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TimeTraveler
2003-Dec-23, 09:43 PM
I am a new member, I don't know if you guys already discussed this but ill ask anyway. Do you guys belive in White Holes? If you don't know what a white hole is i'll explain. It is the "negative" of a black hole. A white hole is supposed it be on the back of a black hole. The black hole and the white together are supposed to make a wormhole. Here is the problem with the white hole, if it exists then there are parellel universes and negative masses. So please reply.

Littlemews
2003-Dec-23, 11:43 PM
Yes White Hole do exist.. as we know this : black hole sucking energy, but white hole give out energy...Wormhole is in between BH and WH...if u using Einstein's equation, u will know if u pass the wormhole, then u are in different universe..but however is so rare to find one.

Matthew
2003-Dec-24, 12:47 AM
Ah, there is no proof to say there are white holes. There is nothing that holds them tpogether, exept for maybe the gravity of the black hole counterpart.

Littlemews
2003-Dec-24, 02:28 AM
Originally posted by matthew@Dec 24 2003, 12:47 AM
Ah, there is no proof to say there are white holes. There is nothing that holds them tpogether, exept for maybe the gravity of the black hole counterpart.
:lol: :lol: Who knows, the universe is too big, maybe there is one exist... :lol: :lol:

damienpaul
2003-Dec-24, 03:35 AM
the universe is indeed vast, and not to mention complex - as Littlemews said it is hard to conclusively say what does or does not exist. It seems logical that as black holes take then white holes give - the whole give and take that appears o much in physics

Matthew
2003-Dec-24, 04:25 AM
the universe is indeed vast, and not to mention complex - as Littlemews said it is hard to conclusively say what does or does not exist. It seems logical that as black holes take then white holes give - the whole give and take that appears o much in physics

It is hard to conclusively say what DOES exist as well.

Fraser
2003-Dec-24, 05:33 AM
Just because the math predicts that a wormhole could exist, doesn't mean they actually do. The math helps give astronomers some places to look, and some phenomena to watch out for, but other than that, it's still all theoretical.

But then, that's what people were saying about black holes, and now the evidence is quite compelling that they exist.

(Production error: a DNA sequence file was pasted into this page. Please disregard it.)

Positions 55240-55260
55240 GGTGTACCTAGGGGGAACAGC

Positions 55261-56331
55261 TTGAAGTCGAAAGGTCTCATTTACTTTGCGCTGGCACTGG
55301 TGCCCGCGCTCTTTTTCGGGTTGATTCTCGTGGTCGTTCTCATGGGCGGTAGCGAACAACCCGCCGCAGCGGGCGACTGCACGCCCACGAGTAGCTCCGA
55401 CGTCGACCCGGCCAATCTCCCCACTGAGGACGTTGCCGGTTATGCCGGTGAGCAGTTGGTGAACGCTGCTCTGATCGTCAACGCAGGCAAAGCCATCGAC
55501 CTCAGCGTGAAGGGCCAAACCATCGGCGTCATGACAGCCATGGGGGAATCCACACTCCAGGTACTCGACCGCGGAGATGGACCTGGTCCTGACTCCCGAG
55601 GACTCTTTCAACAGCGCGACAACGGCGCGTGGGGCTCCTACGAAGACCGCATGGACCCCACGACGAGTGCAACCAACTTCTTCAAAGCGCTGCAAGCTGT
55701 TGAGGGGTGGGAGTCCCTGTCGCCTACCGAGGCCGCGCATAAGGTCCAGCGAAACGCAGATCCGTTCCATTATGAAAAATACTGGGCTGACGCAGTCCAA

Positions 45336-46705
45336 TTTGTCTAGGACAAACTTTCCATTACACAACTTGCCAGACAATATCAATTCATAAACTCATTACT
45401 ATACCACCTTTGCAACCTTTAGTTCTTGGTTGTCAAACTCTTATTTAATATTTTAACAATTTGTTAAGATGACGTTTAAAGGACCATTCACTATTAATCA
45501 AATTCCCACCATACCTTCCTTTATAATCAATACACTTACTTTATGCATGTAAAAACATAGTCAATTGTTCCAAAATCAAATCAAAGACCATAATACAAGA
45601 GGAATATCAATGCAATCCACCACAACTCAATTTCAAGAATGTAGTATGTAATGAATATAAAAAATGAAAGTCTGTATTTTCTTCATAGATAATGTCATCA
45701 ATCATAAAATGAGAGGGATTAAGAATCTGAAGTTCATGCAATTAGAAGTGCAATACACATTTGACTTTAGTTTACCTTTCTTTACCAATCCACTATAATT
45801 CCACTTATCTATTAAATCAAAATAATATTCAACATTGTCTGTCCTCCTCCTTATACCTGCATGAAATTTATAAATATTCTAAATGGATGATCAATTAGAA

Littlemews
2003-Dec-24, 07:18 AM
oh now u remind me, I do hear alot of people talking about BH, but never hear anybody talk about WH, WormHole, and Empty Hole.... ;)

damienpaul
2003-Dec-25, 02:55 AM
what is an empty hole?

Littlemews
2003-Dec-25, 03:59 AM
Originally posted by damienpaul@Dec 25 2003, 02:55 AM
what is an empty hole?
Empty Hole, an area that has less particles in the universe...

damienpaul
2003-Dec-25, 04:05 AM
ah thank you for that.....i was thinking of a council trench with no workers in it...:lol:

fortyseven
2003-Dec-31, 02:56 AM
for me a wormhole has an entrance and an exit and they aren;t black and white holes.

A whitehole would have 0 mass and 0 gravity within its event horizon as blackholes have infinite mass and gravity inside their event horizons. Time would pass at infinite speed inisde the whitehole's event horizon just as time is stopped inside a blackhole's event horizon.

A whitehole would be an energy fountain spewing vast amounts of energy.

maybe quasars are whiteholes

lazserus
2004-Jan-01, 04:40 AM
maybe quasars are whiteholes
There's still the problem of exotic matter with negative energy density. This is needed to keep a white hole open. We can detect the energy from quasars, thus we technically should be able to detect our negative energy density particles.

I'm pretty skeptical about the existence of white holes. It doesn't fit with the theory of singularities, thus it wouldn't make much sense to be on the other end of a black hole. And how come black holes are quite frequent, but there's absolutely no evidence supporting white holes? Are they just coincidentally out of our range of the observable universe?